BERLIN (Reuters) - Germany’s trade surplus narrowed in October to its lowest level in over half a year as exports posted meager growth in the face of weakening demand from the country’s recession-hit European partners.
The figures added to evidence that Europe’s largest economy will contract in the fourth quarter of the year amid a slowdown in foreign sales, long a driver of German growth.
Imports rose 2.5 percent in October, far stronger than a 0.3 percent increase in exports that followed a 2.4 percent decline in September, data from the Federal Statistics Office showed.
“The outlook may now be slowly improving with positive signals for Chinese and American growth, but the euro zone recession is likely to continue to weigh on German exports,” Christian Schulz of Berenberg Bank said in a research note. “A falling trade surplus may also weaken GDP growth in Q4 further.”
Germany has been an engine of growth throughout the three-year euro crisis, but weakness elsewhere in the European Union, where it sells roughly 60 percent of its exported goods, is starting to bite.
Last week, Germany’s central bank slashed its growth outlook for next year, forecasting a meager expansion of 0.4 percent compared to 1.6 percent previously.
The downbeat mood was echoed on Monday in the euro zone’s second largest economy. The Bank of France said it expected GDP to dip 0.1 percent in the final quarter from the third, while industrial output unexpectedly shrank in October.
For Germany too many economists expect an economic contraction in the October-December period, and some see the country entering a technical recession in early 2013 with a second consecutive quarter of falling gross domestic product (GDP).
“Given the difficult economic situation in some euro-area countries and widespread uncertainty, economic growth will be lower than previously assumed,” the Bundesbank said on Friday.
It made clear however, that it did not expect a protracted slowdown.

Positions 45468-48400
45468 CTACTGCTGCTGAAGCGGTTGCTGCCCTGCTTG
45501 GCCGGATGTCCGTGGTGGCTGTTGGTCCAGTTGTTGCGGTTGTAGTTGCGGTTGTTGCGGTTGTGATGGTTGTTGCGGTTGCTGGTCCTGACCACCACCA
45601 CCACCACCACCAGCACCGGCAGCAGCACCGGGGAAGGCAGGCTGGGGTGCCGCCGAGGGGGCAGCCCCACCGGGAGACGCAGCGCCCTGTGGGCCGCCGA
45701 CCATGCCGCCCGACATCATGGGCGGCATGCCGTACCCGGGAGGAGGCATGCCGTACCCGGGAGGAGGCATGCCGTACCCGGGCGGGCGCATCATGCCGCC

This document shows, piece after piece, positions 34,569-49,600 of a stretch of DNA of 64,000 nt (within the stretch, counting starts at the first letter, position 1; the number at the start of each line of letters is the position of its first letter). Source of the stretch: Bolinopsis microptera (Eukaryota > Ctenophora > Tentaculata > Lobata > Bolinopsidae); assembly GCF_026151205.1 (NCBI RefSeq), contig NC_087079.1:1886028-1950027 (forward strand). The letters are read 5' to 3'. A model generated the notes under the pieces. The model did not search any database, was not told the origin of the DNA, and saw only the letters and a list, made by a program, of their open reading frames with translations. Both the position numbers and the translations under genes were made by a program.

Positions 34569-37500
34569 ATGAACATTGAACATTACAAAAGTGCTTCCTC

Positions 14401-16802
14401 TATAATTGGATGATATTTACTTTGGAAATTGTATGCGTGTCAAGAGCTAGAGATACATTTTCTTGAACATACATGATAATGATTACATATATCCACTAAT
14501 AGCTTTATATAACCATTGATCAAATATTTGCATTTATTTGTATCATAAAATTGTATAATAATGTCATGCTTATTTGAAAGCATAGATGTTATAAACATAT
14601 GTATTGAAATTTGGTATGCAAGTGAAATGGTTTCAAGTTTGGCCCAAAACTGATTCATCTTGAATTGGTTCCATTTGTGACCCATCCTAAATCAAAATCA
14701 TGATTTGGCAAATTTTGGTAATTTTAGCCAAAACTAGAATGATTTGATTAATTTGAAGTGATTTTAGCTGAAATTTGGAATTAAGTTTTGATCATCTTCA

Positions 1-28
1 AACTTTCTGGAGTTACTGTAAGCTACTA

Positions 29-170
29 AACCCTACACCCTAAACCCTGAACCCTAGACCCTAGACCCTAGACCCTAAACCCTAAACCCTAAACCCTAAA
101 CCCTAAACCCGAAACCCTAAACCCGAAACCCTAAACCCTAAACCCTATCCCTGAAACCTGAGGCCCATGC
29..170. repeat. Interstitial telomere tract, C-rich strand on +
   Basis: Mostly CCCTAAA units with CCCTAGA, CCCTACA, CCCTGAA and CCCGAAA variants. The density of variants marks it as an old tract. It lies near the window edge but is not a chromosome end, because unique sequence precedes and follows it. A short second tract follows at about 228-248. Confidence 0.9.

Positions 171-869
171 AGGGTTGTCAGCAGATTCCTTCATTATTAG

Exports were still stronger in October than many economists had expected. In a Reuters poll they had forecast a 0.5 percent decline, while imports had been expected to push up by a more modest 0.3 percent.
The seasonally-adjusted trade surplus shrank to 15.2 billion euros from 16.9 billion in September. It was the lowest level since March, and well below a consensus forecast for it to narrow to 16.1 billion euros.
Unadjusted data showed German exports to euro zone countries declined 1.2 percent in the January-October period, compared to the prior year.
Recent data from Germany has been mixed, with industrial output slumping 2.6 percent in October, but manufacturing orders surging 3.9 percent in the same month due to strong demand from outside the euro zone.
The Munich-based Ifo institute’s measure of business sentiment, the most closely-watched leading indicator for the German economy, rose in November for the first time in seven months, buoyed by hopes for strong exports outside the euro zone and robust Christmas sales.
Thomas Hessler, an economist at HSBC Trinkaus, said however that the trade data pointed to a “proper” contraction in fourth quarter contraction GDP, in the region of 0.3 percent.
Additional reporting by Alexandra Hudson and Stephen Brown; Writing by Noah Barkin; Editing by John Stonestreet